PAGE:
The Heatwave: A Reason To Invest In Renewables?
2015 Is Said to Be the Warmest Year on Record, Is This a Sign to Focus More on Renewable Energy?
Spain, France, Germany, Italy are just some of the countries that have been recently hit by the African heatwave. In fact, the year 2015 has been recently tagged as the warmest year on record by the National Oceanic and Atmospheric Administration, and the past month of June has been the hottest ever. The average world's temperature was 16.33 Celsius degrees for June, 0.12 degrees higher than compared to the same month in the year 2014.
The heatwave has not only taken protagonism on the media and news, but has also caused serious issues all over. For example, over 1,200 people died in Southern Pakistan last month due to the high temperatures, and more than 2,000 died in India in May. With this in mind, it is clear that climate change has turned into a serious problem that should be tackled fast. Even in countries like Germany (not so popular for its heat), the heatwave has caused disruptions on public transport, energy supply and inconveniences to the population, specially to the elderly.
While not many saw the benefits of investing in renewable energy some time ago, the adepts to such technologies are increasing and spreading all around the world. Some thought it unthinkable to invest in solar panels in the UK for example. However, a growing number of solar panels in this area have proved that even with grey skies, the technology works.
What Are the Benefits of Solar Energy?
Solar energy can be converted into electricity by means of solar panels. With this in mind, it is unreasonable that countries in Africa for example, with a year long sun radiation, have lots of issues with the energy supply. In fact, Africa is at the same time, one of the continents where high temperatures are having the greatest impact, and one with the greatest potential for solar energy. However, it is estimated that 70% of sub- Saharan African inhabitants do not have a reliable access to electricity.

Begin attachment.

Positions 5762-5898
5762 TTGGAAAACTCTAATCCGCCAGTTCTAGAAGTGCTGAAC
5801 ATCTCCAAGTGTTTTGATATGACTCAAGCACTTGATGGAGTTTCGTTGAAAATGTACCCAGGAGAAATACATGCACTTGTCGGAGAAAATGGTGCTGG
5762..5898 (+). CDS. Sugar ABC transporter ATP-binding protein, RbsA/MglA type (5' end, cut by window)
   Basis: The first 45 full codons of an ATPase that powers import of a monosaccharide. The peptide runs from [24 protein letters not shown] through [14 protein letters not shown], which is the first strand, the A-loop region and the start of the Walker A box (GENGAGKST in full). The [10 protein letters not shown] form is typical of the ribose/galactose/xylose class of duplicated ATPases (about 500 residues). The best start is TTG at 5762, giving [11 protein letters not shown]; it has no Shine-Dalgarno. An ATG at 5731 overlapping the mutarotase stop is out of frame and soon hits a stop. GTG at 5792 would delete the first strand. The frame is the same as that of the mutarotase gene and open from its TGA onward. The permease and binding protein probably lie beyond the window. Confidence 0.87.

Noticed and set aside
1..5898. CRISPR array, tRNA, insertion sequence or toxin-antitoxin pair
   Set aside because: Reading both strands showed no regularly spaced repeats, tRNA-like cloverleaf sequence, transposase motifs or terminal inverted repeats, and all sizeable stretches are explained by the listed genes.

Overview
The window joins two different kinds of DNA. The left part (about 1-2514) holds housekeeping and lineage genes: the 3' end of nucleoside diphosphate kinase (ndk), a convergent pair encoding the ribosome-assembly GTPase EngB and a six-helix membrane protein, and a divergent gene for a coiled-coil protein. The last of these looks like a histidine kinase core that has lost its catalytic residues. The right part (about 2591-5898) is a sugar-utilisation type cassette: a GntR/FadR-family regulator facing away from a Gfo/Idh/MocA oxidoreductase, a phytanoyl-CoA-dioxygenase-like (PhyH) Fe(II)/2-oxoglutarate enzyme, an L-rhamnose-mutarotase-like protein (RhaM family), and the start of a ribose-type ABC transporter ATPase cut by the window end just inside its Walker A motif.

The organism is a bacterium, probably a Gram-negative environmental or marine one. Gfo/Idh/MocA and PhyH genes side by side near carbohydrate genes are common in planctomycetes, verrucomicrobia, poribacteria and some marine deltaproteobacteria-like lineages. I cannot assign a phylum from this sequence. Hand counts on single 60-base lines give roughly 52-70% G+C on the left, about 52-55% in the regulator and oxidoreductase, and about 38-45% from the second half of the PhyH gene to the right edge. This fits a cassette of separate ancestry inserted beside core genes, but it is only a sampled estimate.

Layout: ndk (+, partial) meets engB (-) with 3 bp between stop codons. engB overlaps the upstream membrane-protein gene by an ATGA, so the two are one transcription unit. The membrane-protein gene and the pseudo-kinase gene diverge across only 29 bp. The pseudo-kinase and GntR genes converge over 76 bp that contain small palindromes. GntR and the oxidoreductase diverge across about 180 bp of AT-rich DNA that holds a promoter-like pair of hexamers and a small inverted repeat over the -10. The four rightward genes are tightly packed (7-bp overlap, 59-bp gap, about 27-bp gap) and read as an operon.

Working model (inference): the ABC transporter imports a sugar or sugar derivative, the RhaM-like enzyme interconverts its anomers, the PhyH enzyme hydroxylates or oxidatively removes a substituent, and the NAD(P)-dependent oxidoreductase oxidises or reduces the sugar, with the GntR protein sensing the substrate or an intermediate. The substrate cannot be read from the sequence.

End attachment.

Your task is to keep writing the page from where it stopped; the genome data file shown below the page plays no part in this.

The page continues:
The potential of solar energy is still untapped not only in Africa but all around the world. For years, the argument against this source of energy has been its high cost and not-so promising efficiency. However, as demand for solar panels increased and the technology has improved, prices of the equipments have dropped considerably whilst their efficiency has risen. Additionally, the urge to invest in alternative sources of energy has been intensified by the clear effects of climate change. It is evident now, that a solution is necessary to tackle the growing greenhouse effect and its harm to the environment.
The good thing of solar energy is that this energy will never last and harnessing it by means of solar panels, does not harm the enviroment (as opposed to fossil fuels). Additionally, in the UK for instance, the government offers various incentives like the Feed In Tariff that make this option even more convenient seen from a financial perspective.
On average, the actual technology is able to produce energy for a house of 2-3 people with a 3kWh system and for more than 4 with a solar system with the size of 5kW. The efficiency is constantly being developed as well as the batteries and energy storage features. This makes it possible to use solar power to run appliances even when the sun is not shining.
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